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Little Progress on National Public Safety Network 10 Years After 9/11

A decade after the 9/11 attacks, strides have been made in regional public safety interoperability, but a nationwide system is still lacking.

by / August 31, 2011
Photo courtesy of Wikipedia/U.S. Navy. Photo by Mass Communication Specialist 1st Class Chad J. McNeeley. Photo courtesy of Wikipedia/U.S. Navy. Photo by Mass Communication Specialist 1st Class Chad J. McNeeley.

The convergence of voice and data networks makes interoperability more complex — not only must voice data be received and sent across radios and telecom systems, but disparate databases and computer-aided dispatch systems must also send and receive information.

Standards are another crucial issue. Although the use of open communications standards has come far in 10 years, there’s still a huge amount of proprietary communications gear in use by public safety agencies nationwide.    

“In major events like Hurricane Katrina, we get people moving into grief-stricken areas from other parts of the country, and because of the diverse equipment that’s out there that uses proprietary technology, this is a huge problem nationally,” said Dick Mirgon, past president of the Association of Public-Safety Communications Officials (APCO) International. Mirgon is also the spokesman for the Public Safety Alliance (PSA), a partnership of public safety associations that seeks to make the federal government aware of what first responder agencies need to build a nationwide interoperable wireless network.

“Proprietary equipment” are two words that make officials shudder at a time when voice and data are being viewed as essentially the same types of technology. The current environment doesn’t just hinder cross-agency communication, it also increases costs and slows innovation. “The staff of the FCC’s Public Safety and Homeland Security Bureau believe that proprietary solutions and market dominance play an important role in the problems with interoperability, innovation, cost and competition in the market for public safety communications equipment,” wrote FCC Chairman Julius Genachowski in a 2010 report.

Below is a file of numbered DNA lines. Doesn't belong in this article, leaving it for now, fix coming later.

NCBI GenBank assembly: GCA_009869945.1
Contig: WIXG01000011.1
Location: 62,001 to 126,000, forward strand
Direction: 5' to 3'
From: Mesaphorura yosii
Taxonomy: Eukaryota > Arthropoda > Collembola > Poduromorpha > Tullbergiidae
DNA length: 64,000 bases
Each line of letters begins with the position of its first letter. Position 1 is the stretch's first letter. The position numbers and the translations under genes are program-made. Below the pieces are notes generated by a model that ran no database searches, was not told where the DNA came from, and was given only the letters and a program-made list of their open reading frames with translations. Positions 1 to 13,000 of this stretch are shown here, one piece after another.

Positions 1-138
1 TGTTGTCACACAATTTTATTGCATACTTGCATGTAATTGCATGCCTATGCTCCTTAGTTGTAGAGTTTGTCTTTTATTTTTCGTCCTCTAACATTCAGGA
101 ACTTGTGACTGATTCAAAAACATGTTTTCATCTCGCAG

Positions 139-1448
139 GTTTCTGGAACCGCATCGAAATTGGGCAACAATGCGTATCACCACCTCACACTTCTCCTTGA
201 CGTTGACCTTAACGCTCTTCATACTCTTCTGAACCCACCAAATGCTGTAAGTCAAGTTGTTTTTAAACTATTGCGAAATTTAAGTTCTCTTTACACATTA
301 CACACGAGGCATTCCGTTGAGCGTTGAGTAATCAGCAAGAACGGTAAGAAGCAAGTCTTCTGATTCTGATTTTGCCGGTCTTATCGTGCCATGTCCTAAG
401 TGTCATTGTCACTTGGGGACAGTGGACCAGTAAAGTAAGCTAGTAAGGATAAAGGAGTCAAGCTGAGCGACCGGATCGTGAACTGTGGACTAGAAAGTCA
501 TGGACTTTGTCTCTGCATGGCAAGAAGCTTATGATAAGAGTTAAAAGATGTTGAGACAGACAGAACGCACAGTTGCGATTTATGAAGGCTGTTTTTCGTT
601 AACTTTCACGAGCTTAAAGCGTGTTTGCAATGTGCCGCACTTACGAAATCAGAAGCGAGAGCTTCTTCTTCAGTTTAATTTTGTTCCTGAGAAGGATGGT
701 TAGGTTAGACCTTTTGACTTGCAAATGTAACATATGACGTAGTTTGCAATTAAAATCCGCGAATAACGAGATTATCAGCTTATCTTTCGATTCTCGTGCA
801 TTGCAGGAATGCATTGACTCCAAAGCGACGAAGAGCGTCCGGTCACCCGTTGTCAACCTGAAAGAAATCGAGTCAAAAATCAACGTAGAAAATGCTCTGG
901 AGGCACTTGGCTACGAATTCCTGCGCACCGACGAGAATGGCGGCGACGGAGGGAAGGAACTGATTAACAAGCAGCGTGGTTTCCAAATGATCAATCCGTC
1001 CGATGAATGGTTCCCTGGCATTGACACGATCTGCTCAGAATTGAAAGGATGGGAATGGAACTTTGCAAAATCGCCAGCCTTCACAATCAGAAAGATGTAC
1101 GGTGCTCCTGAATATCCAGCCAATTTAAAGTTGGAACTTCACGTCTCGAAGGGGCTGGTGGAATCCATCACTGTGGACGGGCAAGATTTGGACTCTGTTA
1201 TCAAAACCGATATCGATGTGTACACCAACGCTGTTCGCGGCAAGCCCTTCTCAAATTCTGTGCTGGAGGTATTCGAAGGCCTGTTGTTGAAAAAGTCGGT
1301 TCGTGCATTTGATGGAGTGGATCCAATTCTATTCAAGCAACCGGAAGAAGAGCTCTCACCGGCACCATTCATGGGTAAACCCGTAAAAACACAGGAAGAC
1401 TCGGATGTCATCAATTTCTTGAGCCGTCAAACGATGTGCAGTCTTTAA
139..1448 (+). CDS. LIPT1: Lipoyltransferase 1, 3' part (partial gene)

One solution for vendors’ products that can’t intercommunicate is open standards like the National Information Exchange Model, which uses extensible markup language to exchange information regardless of platform or computer system.  “We’ve built information exchange capability that would have never come close to existing prior to Sept. 11,” Wormeli said.

While advancement has been made, parts of the U.S. still rely on paper-based processes, and Wormeli said the standards must be replicated and built into off-the-shelf products that many small- and medium-sized jurisdictions buy. “We have to get all of the companies that make those products to incorporate those standards, and we’re making progress on that end,” he said.

That’s the IJIS Institute’s main goal: to educate and help industry adopt standards. Wormeli said it’s monetarily beneficial for companies to adopt standards, and it lets them reduce risk when selling to small agencies. But, he added, the practitioner community can also request that standards are incorporated into products by including the right language in RFPs.

“Once you have an accepted standard out there and a technology that’s used for commercial networks, the cost of deployment significantly drops and it becomes much easier to become interoperable,” Mirgon said.

It’s not just the public sector that advocates standardization. The Telecommunications Industry Association (TIA), a standards development organization, supports the use of voluntary, open, consensus-based standards, said Danielle Coffey, TIA’s vice president for government affairs. She said the TIA works with public safety organizations, like APCO to weigh what’s best for the industry with the technical aspects and how they’d affect consumers.

“The more manufacturers that adopt standards and build to those standards, the more probability or allowance for increased interoperability,” Coffey said.

Reallocating Spectrum

Before the national interoperable network can be built, however, it may need a new place to live.

The 9/11 Commission recommended that more spectrum be allocated to public safety so that first responders from different agencies and jurisdictions would have an easier time communicating. Public safety radio systems operate in portions of the 800 MHz band. But the band also is used by commercial wireless carriers and private radio systems. Essentially public safety needs increased and dedicated spectrum to build out a national broadband system.

Both the FCC and federal lawmakers recently took steps toward building the national network. In January, the FCC made the unusual move of designating Long Term Evolution as the communications standard infrastructure for the network, which Genachowshi said is key to its creation. Now legislation is being presented to carve out new spectrum for public safety users and to provide funding for the build-out of the national network. Several bills would reallocate space in the 700 MHz band of spectrum — known as the D Block — for dedicated public safety use, allowing more users to be on the network, as well as additional applications.

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Elaine Pittman Former Managing Editor

Elaine Pittman worked for Government Technology from 2008 to 2017.

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